One thing I will never do is to proscribe any way of doing something because I think it is 'wrong'. We are all individuals and what works for one person may not work for another, for very good reasons. Lester has succinctly written: 'There are no wrong ways, just different ways which may not suit you', which I totally agree with. In my workshops I always say 'there are no rules; find what works best for you and do it that way'.

I think all the tutors whom I know personally are also 'well meaning' and will have the same opinion.
Title: Re: 100 Days of Practice
Post by: arty on February 22, 2020, 10:46:31 AM
Horses for courses.  Ed Rennie on keeping the bellows barely open at all times versus the French guy practising with wide open bellows!  It’s an interesting video, though with a lot of useful advice.  Thanks for posting.  I have a fair bit of French but you don’t really need to know the lingo because there are little videos which give the advice clearly.

Obviously you don’t have enough French to understand that ‘the French guy’ is not practicing with wide open bellows, he is showing how to make new bellows more supple and also, to keep older bellows supple, which are normally not opened very much, in the course of play.

Title: Re: 100 Days of Practice
Post by: xgx on February 22, 2020, 10:56:12 AM
I do wish that the well meaning tutors would stop showing the wrong way to do things!
There are no wrong ways,  just different ways which may not suit you
Wrong!
It's not about the right or wrong way per se...  the simple fact is, that when teaching, the student will, sure as x are x, remember the 'Don't do it this way' ....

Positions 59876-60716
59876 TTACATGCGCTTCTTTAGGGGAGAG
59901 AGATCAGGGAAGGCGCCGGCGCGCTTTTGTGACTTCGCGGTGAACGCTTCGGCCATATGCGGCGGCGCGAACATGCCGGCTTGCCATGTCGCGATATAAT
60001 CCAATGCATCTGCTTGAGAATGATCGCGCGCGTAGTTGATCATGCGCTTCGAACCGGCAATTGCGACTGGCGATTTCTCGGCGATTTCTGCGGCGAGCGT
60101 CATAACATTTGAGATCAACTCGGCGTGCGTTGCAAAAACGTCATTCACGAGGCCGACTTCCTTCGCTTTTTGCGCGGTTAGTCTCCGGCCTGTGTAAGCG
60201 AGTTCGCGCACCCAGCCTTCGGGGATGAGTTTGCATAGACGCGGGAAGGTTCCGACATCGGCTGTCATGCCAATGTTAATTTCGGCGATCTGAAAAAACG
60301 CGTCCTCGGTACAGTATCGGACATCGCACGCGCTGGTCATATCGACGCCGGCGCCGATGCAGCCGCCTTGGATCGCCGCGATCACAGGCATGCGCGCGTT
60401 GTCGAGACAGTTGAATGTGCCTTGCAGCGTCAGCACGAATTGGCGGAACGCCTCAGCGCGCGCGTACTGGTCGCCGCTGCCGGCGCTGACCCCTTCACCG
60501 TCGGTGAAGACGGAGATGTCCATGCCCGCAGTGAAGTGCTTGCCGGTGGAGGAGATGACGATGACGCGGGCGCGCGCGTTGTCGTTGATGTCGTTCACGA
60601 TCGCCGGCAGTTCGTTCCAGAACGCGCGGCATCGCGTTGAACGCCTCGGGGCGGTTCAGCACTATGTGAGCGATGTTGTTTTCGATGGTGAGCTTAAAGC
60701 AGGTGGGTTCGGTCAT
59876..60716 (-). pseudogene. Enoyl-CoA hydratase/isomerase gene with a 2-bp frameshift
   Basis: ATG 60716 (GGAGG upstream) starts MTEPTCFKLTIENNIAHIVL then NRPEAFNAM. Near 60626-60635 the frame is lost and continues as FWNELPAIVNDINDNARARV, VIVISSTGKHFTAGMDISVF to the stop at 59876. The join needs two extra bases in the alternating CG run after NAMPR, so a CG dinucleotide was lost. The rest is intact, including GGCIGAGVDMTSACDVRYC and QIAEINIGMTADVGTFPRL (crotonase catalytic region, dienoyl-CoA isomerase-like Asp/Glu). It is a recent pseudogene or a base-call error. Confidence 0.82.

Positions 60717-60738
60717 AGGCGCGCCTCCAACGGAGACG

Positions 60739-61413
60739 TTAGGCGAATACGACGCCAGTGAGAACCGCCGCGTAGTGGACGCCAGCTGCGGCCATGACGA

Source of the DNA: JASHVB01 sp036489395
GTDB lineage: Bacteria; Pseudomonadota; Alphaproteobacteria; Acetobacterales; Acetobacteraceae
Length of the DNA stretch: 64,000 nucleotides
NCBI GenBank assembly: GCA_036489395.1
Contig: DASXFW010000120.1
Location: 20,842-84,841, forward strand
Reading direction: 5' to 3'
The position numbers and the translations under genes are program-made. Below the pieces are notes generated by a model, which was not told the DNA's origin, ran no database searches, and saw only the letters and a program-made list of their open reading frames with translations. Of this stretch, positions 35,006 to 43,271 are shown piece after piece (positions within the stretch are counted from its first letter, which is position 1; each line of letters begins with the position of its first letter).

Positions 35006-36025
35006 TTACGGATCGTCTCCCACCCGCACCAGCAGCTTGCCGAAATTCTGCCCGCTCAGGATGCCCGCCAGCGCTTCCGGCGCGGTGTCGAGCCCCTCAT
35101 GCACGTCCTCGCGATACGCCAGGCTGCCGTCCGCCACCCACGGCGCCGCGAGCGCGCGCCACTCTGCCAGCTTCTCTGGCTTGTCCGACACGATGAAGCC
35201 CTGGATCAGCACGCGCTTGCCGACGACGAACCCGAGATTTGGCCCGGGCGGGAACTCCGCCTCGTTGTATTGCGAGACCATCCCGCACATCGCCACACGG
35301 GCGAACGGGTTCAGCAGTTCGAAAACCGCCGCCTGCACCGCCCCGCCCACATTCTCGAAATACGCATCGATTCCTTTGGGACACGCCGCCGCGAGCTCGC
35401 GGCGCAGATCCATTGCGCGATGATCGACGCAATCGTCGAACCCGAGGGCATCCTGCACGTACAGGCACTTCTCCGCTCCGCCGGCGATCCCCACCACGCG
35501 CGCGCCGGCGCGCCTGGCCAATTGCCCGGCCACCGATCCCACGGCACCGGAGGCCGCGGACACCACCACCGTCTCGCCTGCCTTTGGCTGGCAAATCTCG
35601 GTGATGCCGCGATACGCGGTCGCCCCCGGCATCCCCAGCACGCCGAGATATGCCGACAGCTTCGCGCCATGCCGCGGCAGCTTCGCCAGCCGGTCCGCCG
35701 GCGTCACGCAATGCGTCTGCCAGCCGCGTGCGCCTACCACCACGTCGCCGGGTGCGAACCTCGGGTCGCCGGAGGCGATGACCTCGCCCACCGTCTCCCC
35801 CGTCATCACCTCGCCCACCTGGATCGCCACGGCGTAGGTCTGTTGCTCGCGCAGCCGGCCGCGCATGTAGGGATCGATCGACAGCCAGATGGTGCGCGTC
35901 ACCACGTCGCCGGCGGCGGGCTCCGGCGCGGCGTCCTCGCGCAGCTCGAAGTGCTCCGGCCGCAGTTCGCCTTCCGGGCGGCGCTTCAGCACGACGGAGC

I do take exception with this. People who know me and have been in my workshops and lessons will hopefully think of me as a 'well meaning tutor'. (If not, then I have failed somewhere along the line :().

One thing I will never do is to proscribe any way of doing something because I think it is 'wrong'. We are all individuals and what works for one person may not work for another, for very good reasons. Lester has succinctly written: 'There are no wrong ways, just different ways which may not suit you', which I totally agree with. In my workshops I always say 'there are no rules; find what works best for you and do it that way'.

I think all the tutors whom I know personally are also 'well meaning' and will have the same opinion.

It's really simple, it's NOT about whether a method/technique is right or wrong!  Please re-read.

Steve  I don't recall any of your workshops that I've attended where you've used 'This is the wrong way to do it' in preference to 'This is the way to do it'. 
 

Title: Re: 100 Days of Practice
Post by: Stiamh on February 22, 2020, 10:59:46 AM
Unfortunately, all the advice is written in French but you could copy and paste each paragraph into Google translate, which does help a lot if you are not French speaking.
Here is the link: http://accordiato.fr/tenue.html#bretelles

There is of course no right or wrong way to use Google translate, but it's a lot easier to paste the entire URL into Google translate. You'll soon arrive at: https://translate.google.com/translate?hl=&sl=fr&tl=en&u=http%3A%2F%2Faccordiato.fr%2Ftenue.html
Title: Re: 100 Days of Practice
Post by: Stiamh on February 22, 2020, 11:14:29 AM
I do wish that the well meaning tutors would stop showing the wrong way to do things!

<diversion>The strangest examples of this that I have come across are on the CD that accompanies Gilles Poutoux' book. He very solemnly demonstrates four (IIRC) "incorrect but frequently heard" ways of playing each tune type he discusses (e.g. reel, jig, hornpipe) before showing a more correct way. The most interesting thing to me is that he can, on demand, actually play tunes in four different wrong ways (e.g. evenly with no accents, evenly with accents on the wrong beat, unevenly with no accents, etc.). Impressive, amusing (which I don't think is the intended effect), but decidedly weird! </diversion>